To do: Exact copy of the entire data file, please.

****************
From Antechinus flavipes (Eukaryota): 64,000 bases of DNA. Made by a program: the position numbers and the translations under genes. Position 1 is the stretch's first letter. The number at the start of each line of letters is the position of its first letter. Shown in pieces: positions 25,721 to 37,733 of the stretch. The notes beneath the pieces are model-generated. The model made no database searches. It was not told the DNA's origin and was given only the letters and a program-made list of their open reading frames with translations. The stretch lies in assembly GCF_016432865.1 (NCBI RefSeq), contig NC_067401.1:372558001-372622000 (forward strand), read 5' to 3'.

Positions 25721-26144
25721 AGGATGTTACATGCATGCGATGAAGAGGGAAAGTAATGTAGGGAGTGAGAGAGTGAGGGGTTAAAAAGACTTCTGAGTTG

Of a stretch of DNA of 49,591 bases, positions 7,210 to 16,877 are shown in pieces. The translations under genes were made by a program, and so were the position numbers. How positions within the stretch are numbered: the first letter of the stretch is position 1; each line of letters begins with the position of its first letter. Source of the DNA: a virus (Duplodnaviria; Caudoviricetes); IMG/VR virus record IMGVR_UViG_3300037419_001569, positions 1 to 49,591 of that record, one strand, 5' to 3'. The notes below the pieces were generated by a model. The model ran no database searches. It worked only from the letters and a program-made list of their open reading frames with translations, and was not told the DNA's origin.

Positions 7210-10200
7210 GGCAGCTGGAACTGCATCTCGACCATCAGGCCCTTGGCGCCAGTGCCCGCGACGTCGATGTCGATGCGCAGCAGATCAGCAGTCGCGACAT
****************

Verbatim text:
From Antechinus flavipes (Eukaryota): 64,000 bases of DNA. Made by a program: the position numbers and the translations under genes. Position 1 is the stretch's first letter. The number at the start of each line of letters is the position of its first letter. Shown in pieces: positions 25,721 to 37,733 of the stretch. The notes beneath the pieces are model-generated. The model made no database searches. It was not told the DNA's origin and was given only the letters and a program-made list of their open reading frames with translations. The stretch lies in assembly GCF_016432865.1 (NCBI RefSeq), contig NC_067401.1:372558001-372622000 (forward strand), read 5' to 3'.

Positions 25721-26144
25721 AGGATGTTACATGCATGCGATGAAGAGGGAAAGTAATGTAGGGAGTGAGAGAGTGAGGGGTTAAAAAGACTTCTGAGTTG

Of a stretch of DNA of 49,591 bases, positions 7,210 to 16,877 are shown in pieces. The translations under genes were made by a program, and so were the position numbers. How positions within the stretch are numbered: the first letter of the stretch is position 1; each line of letters begins with the position of its first letter. Source of the DNA: a virus (Duplodnaviria; Caudoviricetes); IMG/VR virus record IMGVR_UViG_3300037419_001569, positions 1 to 49,591 of that record, one strand, 5' to 3'. The notes below the pieces were generated by a model. The model ran no database searches. It worked only from the letters and a program-made list of their open reading frames with translations, and was not told the DNA's origin.

Positions 7210-10200
7210 GGCAGCTGGAACTGCATCTCGACCATCAGGCCCTTGGCGCCAGTGCCCGCGACGTCGATGTCGATGCGCAGCAGATCAGCAGTCGCGACAT